Gordon Brown, of course, is constitutionally right to stay at No 10 until this mess of his succession is sorted out .But isn’t it really a farce to even contemplate him staying on to run the county with the Lib-Dems when you look at the new political map of Great Britain—a sea of blue.

To our politicians of all colours, my plea this weekend is just to think of the voters. They are the important people of this country—you are simply the custodians of their trust and you need to restore that quickly.

Gloucestershire Goes Blue

Posted in Uncategorized by ianmean on May 7, 2010

It was a long night and a very early morning as Gloucestershire turned true blue as Labour lost its two key seats in the county to the Tories.

Perhaps the biggest shock was the exit of Labour’s Parmjit Dhanda after nine years—victim of a national swing towards the Conservative Party and an energetic campaign by first time candidate Richard Graham, who many of us-including myself-initially gave little chance of ousting a very street-wise Labour MP.

Richard Graham proved me wrong, and a lot of us wrong. He got his act together in the last month very well. He listened to those of us who told him that he needed to up his game and did just that.

However, Parmjit will be a hard act to follow. I say that as one of the people he was probably thinking of in his farewell speech at 6am this morning when he described some people in the city as his “detractors”. He did not take criticism easily and was particularly prickly over certain issues like post office closures when I took him to task.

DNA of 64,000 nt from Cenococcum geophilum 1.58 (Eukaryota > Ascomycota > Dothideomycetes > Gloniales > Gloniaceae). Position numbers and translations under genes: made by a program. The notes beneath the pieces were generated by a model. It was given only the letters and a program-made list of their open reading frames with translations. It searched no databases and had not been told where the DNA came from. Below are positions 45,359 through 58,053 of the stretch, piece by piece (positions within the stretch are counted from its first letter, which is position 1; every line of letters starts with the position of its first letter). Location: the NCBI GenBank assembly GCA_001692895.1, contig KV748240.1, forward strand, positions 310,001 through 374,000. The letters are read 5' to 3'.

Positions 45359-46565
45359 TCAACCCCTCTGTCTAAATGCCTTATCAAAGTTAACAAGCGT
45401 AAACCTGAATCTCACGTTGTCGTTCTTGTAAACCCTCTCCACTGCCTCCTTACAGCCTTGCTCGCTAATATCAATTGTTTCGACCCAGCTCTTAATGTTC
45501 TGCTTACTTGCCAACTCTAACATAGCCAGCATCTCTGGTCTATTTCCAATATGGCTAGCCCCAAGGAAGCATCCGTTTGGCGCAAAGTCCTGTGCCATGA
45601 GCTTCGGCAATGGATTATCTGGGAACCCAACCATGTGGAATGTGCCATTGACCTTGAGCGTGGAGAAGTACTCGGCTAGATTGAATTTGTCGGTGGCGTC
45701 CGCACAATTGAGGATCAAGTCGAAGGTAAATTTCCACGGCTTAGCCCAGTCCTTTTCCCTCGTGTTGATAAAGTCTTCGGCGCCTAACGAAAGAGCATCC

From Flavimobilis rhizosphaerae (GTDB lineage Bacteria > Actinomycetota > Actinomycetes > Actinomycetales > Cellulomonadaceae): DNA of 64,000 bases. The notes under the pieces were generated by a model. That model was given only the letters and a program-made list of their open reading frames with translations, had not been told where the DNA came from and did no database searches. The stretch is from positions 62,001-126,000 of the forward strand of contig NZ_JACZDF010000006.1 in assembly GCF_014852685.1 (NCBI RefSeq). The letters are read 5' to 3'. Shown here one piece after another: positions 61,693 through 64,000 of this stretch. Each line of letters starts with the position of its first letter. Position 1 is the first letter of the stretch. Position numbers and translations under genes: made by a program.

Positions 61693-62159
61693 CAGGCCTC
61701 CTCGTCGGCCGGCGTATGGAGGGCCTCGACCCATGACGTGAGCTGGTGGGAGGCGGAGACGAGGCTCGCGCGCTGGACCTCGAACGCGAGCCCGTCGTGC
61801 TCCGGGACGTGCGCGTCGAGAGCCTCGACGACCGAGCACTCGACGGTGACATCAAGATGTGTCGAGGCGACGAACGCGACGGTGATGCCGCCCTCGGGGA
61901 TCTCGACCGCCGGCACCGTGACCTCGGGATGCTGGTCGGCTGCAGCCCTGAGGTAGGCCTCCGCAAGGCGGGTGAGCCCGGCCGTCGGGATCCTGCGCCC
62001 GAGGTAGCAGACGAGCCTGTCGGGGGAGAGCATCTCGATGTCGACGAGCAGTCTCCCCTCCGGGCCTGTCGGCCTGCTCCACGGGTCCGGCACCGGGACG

I drove into the count just behind him this morning at 4.45pm.He kept out of the way of the cameras and you got the impression he knew he was up against it at a very tense final counting. But in defeat, Parmjit was gracious to Richard Graham who was not exactly diplomatic when he told him from the platform: ”I want to thank Mr Dhanda for his hard work in Gloucester, and wish him well for his future back in London.”

And in a rather patronising way, he said: ”You are still young, and we will hear much of you in the future”.

It seemed to be news to Parmjit that he was leaving the city for London. He told me: ”I am not going anywhere—the city is my home. I love this city”.

Watch this space, as they say.

Elsewhere, this morning we said goodbye to arguably the county’s best and most respected MP, David Drew of Stroud. As I have said consistently, David has been something of an endangered species—an honest member of parliament, unsallied by any hint of expenses impropriety. A guy who in his own words in defeat this morning said that he had sweated his guts out for the constituency and would continue to do so. A guy who would argue with the whips and defy them if necessary—a man who was his own man, not the Party’s.

David Drew’s successor, Neil Carmichael has been in Stroud for some years but is not in the same street as David. Ironically, David Drew might have survived if he had stood as an independent candidate. He was simply caught up in the Tory tide, which despite his personal values locally, were not enough to save him. One thing is certain—this is a man the county should not lose for his passion alone.

Elsewhere, our resident Tories, Mark Harper in the Forest, Lawrence Robertson in Tewkesbury and Geoffrey Clifton-Brown in the Cotswolds held their seats in the longest night and morning ever seen in a General Election here. We now wait to see if Marc Coote can upset the Lib-Dem applecart in Cheltenham later today where Martin Horwood has done such a good job.

This has been a General Election like no other in the county. The gang of blue men must now deliver.

No Lectures from Us-Just cast your Vote

Posted in Uncategorized by ianmean on May 5, 2010